Sending earrings to the big garage sale in the sky

It was a good, long run.

Most people don’t have even half the time we had together.

If I’m being honest, I knew the day would come that we’d be separated … that we would lose contact entirely and that one, sad, cold, lonely day, er, in August, as it turns out, that it would be completely, utterly, sadly over.

My first pair of pierced earrings.


What … wait, did you think I was talking about Kerry? Nah, we’re stuck together for the long haul, yo.

But I know I saw those little teeny, tiny 14-karat gold balls sometime during quarantine.

Yes, one day during lockdown I was so stir crazy that I started sifting through attic-ware. You know, the old trunk that hasn’t been opened since Carter was president.

The makeshift storage containers that are really just a trio of powder-blue American Tourister luggage pieces from a set circa 1962 that’s crammed with crap from like, three generations worth of kin. The jewelry box from third grade that you can’t seem to toss. The garage sale garbage, er, holdovers that you’ve had since the first time you hosted such an event — four houses ago! — but can’t seem to unload because SOMEONE refuses to list them at, you know, actual garage sale pricing.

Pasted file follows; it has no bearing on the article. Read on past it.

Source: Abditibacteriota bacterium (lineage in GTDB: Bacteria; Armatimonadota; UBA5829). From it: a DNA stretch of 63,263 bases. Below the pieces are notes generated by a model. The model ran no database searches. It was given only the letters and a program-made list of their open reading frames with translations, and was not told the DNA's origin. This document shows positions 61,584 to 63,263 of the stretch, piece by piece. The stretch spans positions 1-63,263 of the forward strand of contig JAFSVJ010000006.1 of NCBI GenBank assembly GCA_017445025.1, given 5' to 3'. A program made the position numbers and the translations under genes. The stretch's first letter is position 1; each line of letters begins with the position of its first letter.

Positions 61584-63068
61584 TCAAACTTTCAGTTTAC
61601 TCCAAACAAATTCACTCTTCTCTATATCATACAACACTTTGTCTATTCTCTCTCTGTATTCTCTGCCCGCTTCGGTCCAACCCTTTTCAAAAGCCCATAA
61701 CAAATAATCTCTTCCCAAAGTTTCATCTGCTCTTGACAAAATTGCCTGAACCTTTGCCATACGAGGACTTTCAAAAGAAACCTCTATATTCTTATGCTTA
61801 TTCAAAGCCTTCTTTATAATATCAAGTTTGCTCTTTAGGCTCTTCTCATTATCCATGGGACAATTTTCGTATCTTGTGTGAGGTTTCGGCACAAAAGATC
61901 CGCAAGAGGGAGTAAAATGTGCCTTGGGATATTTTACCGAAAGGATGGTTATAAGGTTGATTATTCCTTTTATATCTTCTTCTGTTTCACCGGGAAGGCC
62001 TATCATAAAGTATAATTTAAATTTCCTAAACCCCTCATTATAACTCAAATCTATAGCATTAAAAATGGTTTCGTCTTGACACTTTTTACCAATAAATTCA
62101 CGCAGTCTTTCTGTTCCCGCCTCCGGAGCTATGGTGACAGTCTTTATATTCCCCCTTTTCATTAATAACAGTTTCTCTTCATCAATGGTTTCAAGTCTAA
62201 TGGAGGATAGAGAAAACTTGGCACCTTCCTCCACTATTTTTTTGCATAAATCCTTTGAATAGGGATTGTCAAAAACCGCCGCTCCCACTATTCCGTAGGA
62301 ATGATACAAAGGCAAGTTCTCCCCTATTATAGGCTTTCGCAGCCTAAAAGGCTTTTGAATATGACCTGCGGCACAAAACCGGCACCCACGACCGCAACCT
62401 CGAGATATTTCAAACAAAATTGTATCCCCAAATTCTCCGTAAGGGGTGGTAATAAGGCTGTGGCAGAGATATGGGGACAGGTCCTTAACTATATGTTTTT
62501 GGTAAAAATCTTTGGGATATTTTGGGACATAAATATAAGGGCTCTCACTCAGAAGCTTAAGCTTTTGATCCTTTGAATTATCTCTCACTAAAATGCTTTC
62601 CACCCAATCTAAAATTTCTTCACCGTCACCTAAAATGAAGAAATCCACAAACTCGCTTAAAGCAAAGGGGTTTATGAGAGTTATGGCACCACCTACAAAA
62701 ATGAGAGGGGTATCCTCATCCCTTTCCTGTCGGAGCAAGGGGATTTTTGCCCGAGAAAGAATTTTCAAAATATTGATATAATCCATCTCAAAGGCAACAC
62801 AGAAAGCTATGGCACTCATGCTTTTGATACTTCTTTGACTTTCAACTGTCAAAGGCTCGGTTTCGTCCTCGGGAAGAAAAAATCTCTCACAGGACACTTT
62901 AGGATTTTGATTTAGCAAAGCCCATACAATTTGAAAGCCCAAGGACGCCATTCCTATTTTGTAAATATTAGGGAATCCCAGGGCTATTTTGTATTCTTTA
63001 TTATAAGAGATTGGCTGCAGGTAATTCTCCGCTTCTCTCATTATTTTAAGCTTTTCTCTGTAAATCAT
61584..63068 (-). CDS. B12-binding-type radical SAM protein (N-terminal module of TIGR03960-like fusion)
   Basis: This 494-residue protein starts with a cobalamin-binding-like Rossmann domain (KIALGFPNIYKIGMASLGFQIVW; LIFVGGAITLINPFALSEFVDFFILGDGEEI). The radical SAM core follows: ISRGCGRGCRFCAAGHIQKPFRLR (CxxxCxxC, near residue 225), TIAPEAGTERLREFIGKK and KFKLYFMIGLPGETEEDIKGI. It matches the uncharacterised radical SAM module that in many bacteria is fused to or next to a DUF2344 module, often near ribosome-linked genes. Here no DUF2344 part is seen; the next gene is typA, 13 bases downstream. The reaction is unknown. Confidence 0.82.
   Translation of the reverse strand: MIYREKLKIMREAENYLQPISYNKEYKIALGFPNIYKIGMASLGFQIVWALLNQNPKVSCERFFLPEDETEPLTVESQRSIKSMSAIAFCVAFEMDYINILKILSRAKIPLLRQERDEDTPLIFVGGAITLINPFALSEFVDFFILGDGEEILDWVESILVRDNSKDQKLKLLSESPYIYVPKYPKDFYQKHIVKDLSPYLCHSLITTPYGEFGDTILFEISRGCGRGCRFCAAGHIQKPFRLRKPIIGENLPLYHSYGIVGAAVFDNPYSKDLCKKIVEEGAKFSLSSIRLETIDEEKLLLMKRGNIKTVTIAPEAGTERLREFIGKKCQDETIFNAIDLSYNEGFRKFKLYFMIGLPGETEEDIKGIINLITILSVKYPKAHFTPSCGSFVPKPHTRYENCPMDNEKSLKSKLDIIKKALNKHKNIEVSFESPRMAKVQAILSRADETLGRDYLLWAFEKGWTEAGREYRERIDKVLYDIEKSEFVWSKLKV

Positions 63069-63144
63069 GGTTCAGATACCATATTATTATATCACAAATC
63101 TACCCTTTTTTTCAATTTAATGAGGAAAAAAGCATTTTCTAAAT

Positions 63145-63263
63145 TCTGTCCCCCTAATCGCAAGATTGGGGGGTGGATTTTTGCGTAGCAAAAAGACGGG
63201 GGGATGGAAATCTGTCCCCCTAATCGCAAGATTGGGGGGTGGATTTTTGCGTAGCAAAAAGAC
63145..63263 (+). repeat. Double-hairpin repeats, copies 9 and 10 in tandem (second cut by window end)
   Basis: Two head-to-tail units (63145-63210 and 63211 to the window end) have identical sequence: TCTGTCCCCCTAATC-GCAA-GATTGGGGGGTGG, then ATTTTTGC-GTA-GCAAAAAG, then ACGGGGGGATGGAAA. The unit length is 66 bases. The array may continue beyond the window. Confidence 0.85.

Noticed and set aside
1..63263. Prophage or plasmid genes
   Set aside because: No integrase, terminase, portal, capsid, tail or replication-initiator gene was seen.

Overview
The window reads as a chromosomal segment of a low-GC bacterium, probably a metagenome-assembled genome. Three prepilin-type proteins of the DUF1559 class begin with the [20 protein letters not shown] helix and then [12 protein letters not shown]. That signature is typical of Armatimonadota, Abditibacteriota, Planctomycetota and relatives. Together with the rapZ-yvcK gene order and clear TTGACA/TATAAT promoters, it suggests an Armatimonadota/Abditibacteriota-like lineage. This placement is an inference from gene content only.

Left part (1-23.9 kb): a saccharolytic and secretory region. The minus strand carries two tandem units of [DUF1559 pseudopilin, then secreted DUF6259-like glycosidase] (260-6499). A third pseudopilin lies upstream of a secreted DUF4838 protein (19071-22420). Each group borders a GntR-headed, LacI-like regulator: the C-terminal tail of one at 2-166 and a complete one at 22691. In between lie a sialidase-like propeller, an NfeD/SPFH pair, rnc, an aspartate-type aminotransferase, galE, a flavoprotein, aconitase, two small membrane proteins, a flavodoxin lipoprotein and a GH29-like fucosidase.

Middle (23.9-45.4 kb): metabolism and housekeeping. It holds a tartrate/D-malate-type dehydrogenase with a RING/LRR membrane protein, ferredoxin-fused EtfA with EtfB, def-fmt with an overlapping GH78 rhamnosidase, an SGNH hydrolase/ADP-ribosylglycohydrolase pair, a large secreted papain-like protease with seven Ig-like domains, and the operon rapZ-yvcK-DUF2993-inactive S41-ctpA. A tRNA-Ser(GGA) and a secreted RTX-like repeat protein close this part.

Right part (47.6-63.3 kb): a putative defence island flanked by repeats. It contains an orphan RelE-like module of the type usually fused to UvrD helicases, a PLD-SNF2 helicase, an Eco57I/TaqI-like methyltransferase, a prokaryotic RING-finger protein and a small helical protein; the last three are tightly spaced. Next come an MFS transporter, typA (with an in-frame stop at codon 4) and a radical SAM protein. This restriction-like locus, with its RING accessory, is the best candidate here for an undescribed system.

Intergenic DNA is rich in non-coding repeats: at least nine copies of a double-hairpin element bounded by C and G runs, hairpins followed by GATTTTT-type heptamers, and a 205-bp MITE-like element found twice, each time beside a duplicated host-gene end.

Columnist’s Note: This means you, Kerry. Nobody’s going to pay five dollars for the 1982 cornflower blue wallpaper set peppered with the pukey paisley pattern. Period. Fifty-cent table MAX next time,

a’ight? Ditto those dirty dumbbells from dorm-era days. Digressing.

Getting back to the great balls o’ gold I got at 13 — where, oh, where could they be?

Sure they were all scratched up and sorta oblong rather than circular. Yeah, the original backs bailed about a month after I got ’em. And fine, I totally ripped the back off of one them, like, 25 years ago when I was pulling them out to reminisce. Brittle little buggers.

But they were such a source of pride. I was the first one in my immediate family to take the plunge and pump holes in my earlobes. (Mom and Gina had and still have, to this day, no interest.)

They were sort of like my badge of honor, my first step toward independence and you know, grownupedness.

Ah. well. Don’t be sad, 13-year-old Patty. Grownupedness ain’t so grand all the live long day, anyway.

Farewell, little ear enhancers. Enjoy that big jewelry tree up in the sky. Tell all my other lost jewelry hello. At least you were all spared the garage sale spiral of shame, capisce?

Kimerer is a columnist with sad lobes … and way too much attic clutter. #ThanksKerry. Contact her at www.patric iakimerer.com.


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